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Lithuanian police respond to hundreds of 'co-ordinated' bomb threats against schools

A police station in Lithuania.
A police station in Lithuania. Copyright Joshua Askew
Copyright Joshua Askew
By Euronews with AP
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Law enforcement say the Russian-language messages did not exclusively target Jewish institutions.


Police in Lithuania say the country's schools have been inundated with bomb threats since Friday morning, following a pattern of similar incidents in neighbouring countries.

Lithuania’s police chief, Renatas Pozela, said “the coordinated mass attack” that began late on Thursday involved hundreds of emails that were sent from a server within the European Union. The majority of messages were in Russian and some had a political content, Pozela said.

In Estonia, a wave of threatening spam emails started late Wednesday. As a result, most schools in Tartu, the country’s second-largest city, were closed on Thursday.

Although hundreds of children in Lithuania, Latvia and Estonia were told not to come to school because of bomb threats, Lithuanian Interior Minister Agnė Bilotaitė said there did not appear to be any danger.

“These false reports are intended to cause panic,” Bilotaitė said, stressing “there is no need to panic.”

A spokesperson for the Lithuanian security agency, said the messages that appeared in Lithuania, Estonia and Latvia “likely were … carried out at the initiative of hostile states.”

They were aimed at “disturbing and destabilising the work of institutions, and increasing mistrust,” the spokesperson told the Baltic News Service, the region’s main news agency.

A playground in Vilnius, Lithuania.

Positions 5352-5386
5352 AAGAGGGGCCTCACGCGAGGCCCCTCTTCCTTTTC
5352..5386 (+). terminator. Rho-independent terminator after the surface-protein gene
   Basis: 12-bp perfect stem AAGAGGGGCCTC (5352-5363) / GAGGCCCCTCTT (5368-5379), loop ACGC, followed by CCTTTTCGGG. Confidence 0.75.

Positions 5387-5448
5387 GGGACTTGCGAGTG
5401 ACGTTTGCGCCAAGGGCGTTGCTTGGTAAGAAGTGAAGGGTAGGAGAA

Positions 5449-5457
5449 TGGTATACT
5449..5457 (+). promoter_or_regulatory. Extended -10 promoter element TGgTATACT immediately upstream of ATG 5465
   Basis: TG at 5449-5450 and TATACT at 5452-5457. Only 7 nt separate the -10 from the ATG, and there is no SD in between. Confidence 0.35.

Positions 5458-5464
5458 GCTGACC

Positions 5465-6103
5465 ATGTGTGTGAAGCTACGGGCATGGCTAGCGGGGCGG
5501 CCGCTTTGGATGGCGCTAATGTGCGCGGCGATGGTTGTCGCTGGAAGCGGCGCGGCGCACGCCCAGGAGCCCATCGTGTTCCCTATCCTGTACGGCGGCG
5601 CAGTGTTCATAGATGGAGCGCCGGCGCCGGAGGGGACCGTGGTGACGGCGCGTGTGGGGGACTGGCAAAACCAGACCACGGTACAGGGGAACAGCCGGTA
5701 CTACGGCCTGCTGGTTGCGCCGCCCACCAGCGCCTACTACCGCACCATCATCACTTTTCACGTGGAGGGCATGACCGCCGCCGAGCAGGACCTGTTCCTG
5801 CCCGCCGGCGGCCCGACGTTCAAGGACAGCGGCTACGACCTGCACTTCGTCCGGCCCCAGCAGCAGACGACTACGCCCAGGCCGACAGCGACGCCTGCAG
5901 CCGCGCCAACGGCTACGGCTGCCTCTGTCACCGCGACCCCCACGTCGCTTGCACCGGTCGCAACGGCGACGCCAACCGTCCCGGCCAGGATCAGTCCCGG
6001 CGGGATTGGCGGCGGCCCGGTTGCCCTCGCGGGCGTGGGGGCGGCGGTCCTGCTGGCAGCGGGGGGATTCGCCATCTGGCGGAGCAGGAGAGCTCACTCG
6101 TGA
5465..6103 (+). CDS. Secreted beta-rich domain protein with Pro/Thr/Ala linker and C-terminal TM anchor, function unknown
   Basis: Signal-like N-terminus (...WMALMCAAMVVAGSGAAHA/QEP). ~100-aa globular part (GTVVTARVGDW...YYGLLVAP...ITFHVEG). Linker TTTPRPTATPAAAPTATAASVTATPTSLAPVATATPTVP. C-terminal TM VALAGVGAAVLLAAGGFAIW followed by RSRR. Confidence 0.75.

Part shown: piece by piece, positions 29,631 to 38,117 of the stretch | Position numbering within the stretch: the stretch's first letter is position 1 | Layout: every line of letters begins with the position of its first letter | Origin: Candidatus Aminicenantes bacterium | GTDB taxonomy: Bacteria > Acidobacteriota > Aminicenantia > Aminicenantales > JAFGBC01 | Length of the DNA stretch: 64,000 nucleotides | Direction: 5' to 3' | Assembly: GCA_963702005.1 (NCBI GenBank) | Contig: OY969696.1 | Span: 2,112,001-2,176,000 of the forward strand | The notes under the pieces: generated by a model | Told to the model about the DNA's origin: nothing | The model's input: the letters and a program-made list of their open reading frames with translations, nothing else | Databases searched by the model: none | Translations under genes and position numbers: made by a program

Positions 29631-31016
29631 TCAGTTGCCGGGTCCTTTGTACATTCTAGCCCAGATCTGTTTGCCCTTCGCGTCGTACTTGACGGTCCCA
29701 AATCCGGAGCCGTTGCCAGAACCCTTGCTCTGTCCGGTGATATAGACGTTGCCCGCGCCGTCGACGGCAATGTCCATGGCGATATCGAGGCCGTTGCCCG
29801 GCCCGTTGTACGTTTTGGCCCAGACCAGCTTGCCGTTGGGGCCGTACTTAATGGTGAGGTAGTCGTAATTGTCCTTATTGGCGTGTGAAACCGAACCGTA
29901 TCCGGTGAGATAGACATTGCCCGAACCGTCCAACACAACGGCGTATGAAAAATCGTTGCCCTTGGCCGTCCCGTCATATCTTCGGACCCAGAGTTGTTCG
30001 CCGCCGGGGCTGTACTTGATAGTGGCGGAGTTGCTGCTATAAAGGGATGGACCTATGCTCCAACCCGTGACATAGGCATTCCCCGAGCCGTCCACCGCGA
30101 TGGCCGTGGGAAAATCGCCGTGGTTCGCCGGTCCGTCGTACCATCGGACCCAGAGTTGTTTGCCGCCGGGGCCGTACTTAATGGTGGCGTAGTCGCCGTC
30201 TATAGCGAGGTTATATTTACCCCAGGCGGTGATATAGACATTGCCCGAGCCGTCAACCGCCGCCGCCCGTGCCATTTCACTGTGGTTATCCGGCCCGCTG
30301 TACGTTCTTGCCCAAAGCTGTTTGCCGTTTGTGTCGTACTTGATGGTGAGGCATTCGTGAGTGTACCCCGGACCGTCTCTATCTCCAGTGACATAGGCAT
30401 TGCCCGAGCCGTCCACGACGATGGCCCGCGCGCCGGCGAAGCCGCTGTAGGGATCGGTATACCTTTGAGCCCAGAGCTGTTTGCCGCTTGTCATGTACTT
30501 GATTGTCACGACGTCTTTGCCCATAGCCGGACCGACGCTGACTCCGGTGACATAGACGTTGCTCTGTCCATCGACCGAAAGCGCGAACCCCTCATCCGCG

A playground in Vilnius, Lithuania.Joshua Askew

“As geopolitical tensions rise, Lithuania and the other Baltic states are constant targets of information and cyber-attacks by hostile states,” the spokesperson said. The Baltic countries are among the most vocal European critics of Russia and President Vladimir Putin.

Schools in Lithuania received 750 emails on Friday alone, and more were coming in, authorities said.

Law enforcement authorities in Latvia described the emails as a low-level threat and a targeted criminal action aimed at destabilising society and the work of authorities. Schools and kindergartens were asked to stay open, but a number of them chose to suspend classes over several days as a precaution, the Baltic News Service said.

Latvian authorities believe the sender of the threat emails was the same person, had been active for about a year and had sent similar threat letters to various organisations, the news agency said.

Latvian and Estonian authorities said they were in contact. Latvian investigators are collaborating with the United States and Poland, where similar hostile activities were reported earlier, BNS said.

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